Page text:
Updated: Mitt’s Sincere Sermon

America,Christianity,Elections 2008,Judaism & Jews,Left-Liberalism,Liberty,Objectivism,Religion,The West,The Zeitgeist

I don’t think a commentator can credibly understand or expatiate upon America, in particular—and the West, in general—without reference to the Judeo-Christian tradition. Heck, one can’t appreciate the greatest composer of all times—Bach—without acknowledging the contribution of his muse—Christianity—to the glory of his music. Ditto for many other great artists.
This is why there’s a sterility and a lack of believability to the religious-hating aspects of Objectivism. As to Christopher Hitchens, he’s an ex-Trotskyite. Why would he understand America?
I say all this even though I am irreligious (although very Jewish in my thinking). America is undeniably and deeply religious.
Having no dog in the fight over Mitt’s Mormonism, I have to say, moreover, that listening to his speech about his faith was moving. Admittedly, the Church of Jesus Christ of Latter-day Saints may have some odd ideas. Not so the Mormons I know; they are very fine people. And quite magnificent is the Mormon Tabernacle Choir; it’s in fact the finest in the world.
As you can see, it’s impossible to untangle religion in the West and the glorious cultural contribution it has inspired in the faithful.
Particularly loathsome in their mocking commentary about Mitt’s sincere sermon were Keith Olbermann and his Washington-Post henchman—they compared Mitt to their idol, J. F. Kennedy, and found him lacking, to put it mildly. The two did, however, drive home how loathsome the liberal left can be.

Update: Jerri (listen to her great interviews) will enjoy this excerpt from the Hebrew Bible in the First Book Of Samuel. It’s one of the oldest, greatest, most forceful injunctions against the wickedness of centralized power. (Let me tell you, it’s so much better in the original Hebrew). How can one grasp the ancient quest for liberty without proper reverence to this tradition and its revelational component? Note that the king, warns G-d, will take a tenth of the people’s wealth. If only! Send us such a king who will enslave us to the tune of a tenth only!
1 Samuel 8

Israel Asks for a King
1 When Samuel grew old, he appointed his sons as judges for Israel. 2 The name of his firstborn was Joel and the name of his second was Abijah, and they served at Beersheba. 3 But his sons did not walk in his ways. They turned aside after dishonest gain and accepted bribes and perverted justice.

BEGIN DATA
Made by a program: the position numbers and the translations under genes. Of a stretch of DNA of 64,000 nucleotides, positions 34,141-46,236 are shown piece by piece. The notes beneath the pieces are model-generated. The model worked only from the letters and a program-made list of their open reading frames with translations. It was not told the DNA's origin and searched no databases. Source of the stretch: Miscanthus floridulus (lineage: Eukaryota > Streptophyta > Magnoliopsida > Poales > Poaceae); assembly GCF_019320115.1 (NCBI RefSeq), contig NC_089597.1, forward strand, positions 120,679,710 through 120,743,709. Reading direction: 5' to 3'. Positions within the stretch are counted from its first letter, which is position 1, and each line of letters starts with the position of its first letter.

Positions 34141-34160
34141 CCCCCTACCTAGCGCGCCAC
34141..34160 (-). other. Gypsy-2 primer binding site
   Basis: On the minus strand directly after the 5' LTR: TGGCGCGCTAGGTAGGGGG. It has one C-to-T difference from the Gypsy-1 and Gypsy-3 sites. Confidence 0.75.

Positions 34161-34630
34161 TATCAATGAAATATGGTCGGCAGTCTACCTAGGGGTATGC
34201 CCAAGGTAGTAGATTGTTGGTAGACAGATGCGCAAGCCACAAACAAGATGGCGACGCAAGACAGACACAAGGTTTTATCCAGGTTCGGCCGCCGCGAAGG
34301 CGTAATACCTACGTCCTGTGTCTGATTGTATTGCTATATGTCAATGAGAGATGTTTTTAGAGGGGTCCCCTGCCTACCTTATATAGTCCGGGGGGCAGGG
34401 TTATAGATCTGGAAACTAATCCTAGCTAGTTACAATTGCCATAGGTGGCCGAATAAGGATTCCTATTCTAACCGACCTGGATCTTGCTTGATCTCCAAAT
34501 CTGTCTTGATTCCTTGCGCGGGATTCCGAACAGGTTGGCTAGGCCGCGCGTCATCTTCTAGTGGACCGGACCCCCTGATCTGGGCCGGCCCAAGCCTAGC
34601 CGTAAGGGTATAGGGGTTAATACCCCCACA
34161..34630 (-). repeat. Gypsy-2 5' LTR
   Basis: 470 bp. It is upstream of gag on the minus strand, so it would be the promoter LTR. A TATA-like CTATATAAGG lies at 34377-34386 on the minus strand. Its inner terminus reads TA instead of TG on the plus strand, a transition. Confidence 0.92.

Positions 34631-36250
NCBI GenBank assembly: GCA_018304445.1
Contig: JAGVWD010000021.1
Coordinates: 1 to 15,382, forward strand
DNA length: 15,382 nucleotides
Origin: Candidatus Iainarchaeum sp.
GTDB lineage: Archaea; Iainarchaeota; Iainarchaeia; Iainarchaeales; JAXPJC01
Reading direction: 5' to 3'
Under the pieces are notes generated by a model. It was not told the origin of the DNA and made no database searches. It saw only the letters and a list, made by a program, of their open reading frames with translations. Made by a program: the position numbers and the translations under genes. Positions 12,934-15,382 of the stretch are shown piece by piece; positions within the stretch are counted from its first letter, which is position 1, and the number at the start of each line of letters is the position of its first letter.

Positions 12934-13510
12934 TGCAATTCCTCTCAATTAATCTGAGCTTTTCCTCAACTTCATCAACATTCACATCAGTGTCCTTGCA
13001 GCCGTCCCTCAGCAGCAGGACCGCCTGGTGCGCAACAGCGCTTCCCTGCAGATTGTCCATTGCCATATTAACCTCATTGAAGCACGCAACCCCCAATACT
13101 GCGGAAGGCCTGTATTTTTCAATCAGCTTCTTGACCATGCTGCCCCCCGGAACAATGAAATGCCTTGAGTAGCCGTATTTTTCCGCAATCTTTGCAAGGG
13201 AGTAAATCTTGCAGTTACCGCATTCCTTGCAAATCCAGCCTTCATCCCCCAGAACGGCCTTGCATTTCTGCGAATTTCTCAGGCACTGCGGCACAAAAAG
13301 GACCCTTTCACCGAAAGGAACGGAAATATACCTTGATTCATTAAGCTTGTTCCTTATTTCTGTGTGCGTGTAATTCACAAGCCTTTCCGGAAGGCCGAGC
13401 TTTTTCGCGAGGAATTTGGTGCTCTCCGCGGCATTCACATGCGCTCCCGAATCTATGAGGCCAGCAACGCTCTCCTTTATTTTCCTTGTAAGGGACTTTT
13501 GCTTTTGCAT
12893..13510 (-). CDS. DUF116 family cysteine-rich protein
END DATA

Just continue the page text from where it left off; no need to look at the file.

4 So all the elders of Israel gathered together and came to Samuel at Ramah. 5 They said to him, “You are old, and your sons do not walk in your ways; now appoint a king to lead [a] us, such as all the other nations have.”
6 But when they said, “Give us a king to lead us,” this displeased Samuel; so he prayed to the LORD. 7 And the LORD told him: “Listen to all that the people are saying to you; it is not you they have rejected, but they have rejected me as their king. 8 As they have done from the day I brought them up out of Egypt until this day, forsaking me and serving other gods, so they are doing to you. 9 Now listen to them; but warn them solemnly and let them know what the king who will reign over them will do.”
10 Samuel told all the words of the LORD to the people who were asking him for a king. 11 He said, “This is what the king who will reign over you will do: He will take your sons and make them serve with his chariots and horses, and they will run in front of his chariots. 12 Some he will assign to be commanders of thousands and commanders of fifties, and others to plow his ground and reap his harvest, and still others to make weapons of war and equipment for his chariots. 13 He will take your daughters to be perfumers and cooks and bakers. 14 He will take the best of your fields and vineyards and olive groves and give them to his attendants. 15 He will take a tenth of your grain and of your vintage and give it to his officials and attendants. 16 Your menservants and maidservants and the best of your cattle [b] and donkeys he will take for his own use. 17 He will take a tenth of your flocks, and you yourselves will become his slaves. 18 When that day comes, you will cry out for relief from the king you have chosen, and the LORD will not answer you in that day.”